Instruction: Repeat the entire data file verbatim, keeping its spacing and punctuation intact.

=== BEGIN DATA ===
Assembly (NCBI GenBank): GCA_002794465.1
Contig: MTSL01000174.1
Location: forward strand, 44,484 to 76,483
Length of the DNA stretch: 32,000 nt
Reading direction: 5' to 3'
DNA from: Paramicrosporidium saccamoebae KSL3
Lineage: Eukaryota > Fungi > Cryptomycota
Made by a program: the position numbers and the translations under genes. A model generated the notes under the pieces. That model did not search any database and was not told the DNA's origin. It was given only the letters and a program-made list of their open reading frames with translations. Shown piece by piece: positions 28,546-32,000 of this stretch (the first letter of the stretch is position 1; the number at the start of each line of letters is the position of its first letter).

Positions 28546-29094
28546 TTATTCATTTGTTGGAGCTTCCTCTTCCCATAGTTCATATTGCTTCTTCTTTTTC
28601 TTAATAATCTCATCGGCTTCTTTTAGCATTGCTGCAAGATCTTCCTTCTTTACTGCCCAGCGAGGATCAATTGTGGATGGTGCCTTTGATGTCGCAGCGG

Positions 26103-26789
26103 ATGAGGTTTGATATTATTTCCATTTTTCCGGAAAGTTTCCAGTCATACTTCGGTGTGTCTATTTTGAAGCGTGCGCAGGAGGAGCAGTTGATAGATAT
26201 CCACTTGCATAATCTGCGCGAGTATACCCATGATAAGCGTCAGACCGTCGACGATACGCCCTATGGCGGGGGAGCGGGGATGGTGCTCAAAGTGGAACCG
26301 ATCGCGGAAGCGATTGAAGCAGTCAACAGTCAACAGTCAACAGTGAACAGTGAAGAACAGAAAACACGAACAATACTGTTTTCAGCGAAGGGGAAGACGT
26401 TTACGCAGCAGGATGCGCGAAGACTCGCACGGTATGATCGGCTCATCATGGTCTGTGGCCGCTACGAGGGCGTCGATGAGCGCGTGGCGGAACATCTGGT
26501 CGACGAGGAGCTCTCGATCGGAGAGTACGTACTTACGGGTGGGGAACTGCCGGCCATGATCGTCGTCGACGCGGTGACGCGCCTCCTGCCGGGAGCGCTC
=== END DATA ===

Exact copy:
Assembly (NCBI GenBank): GCA_002794465.1
Contig: MTSL01000174.1
Location: forward strand, 44,484 to 76,483
Length of the DNA stretch: 32,000 nt
Reading direction: 5' to 3'
DNA from: Paramicrosporidium saccamoebae KSL3
Lineage: Eukaryota > Fungi > Cryptomycota
Made by a program: the position numbers and the translations under genes. A model generated the notes under the pieces. That model did not search any database and was not told the DNA's origin. It was given only the letters and a program-made list of their open reading frames with translations. Shown piece by piece: positions 28,546-32,000 of this stretch (the first letter of the stretch is position 1; the number at the start of each line of letters is the position of its first letter).

Positions 28546-29094
28546 TTATTCATTTGTTGGAGCTTCCTCTTCCCATAGTTCATATTGCTTCTTCTTTTTC
28601 TTAATAATCTCATCGGCTTCTTTTAGCATTGCTGCAAGATCTTCCTTCTTTACTGCCCAGCGAGGATCAATTGTGGATGGTGCCTTTGATGTCGCAGCGG

Positions 26103-26789
26103 ATGAGGTTTGATATTATTTCCATTTTTCCGGAAAGTTTCCAGTCATACTTCGGTGTGTCTATTTTGAAGCGTGCGCAGGAGGAGCAGTTGATAGATAT
26201 CCACTTGCATAATCTGCGCGAGTATACCCATGATAAGCGTCAGACCGTCGACGATACGCCCTATGGCGGGGGAGCGGGGATGGTGCTCAAAGTGGAACCG
26301 ATCGCGGAAGCGATTGAAGCAGTCAACAGTCAACAGTCAACAGTGAACAGTGAAGAACAGAAAACACGAACAATACTGTTTTCAGCGAAGGGGAAGACGT
26401 TTACGCAGCAGGATGCGCGAAGACTCGCACGGTATGATCGGCTCATCATGGTCTGTGGCCGCTACGAGGGCGTCGATGAGCGCGTGGCGGAACATCTGGT
26501 CGACGAGGAGCTCTCGATCGGAGAGTACGTACTTACGGGTGGGGAACTGCCGGCCATGATCGTCGTCGACGCGGTGACGCGCCTCCTGCCGGGAGCGCTC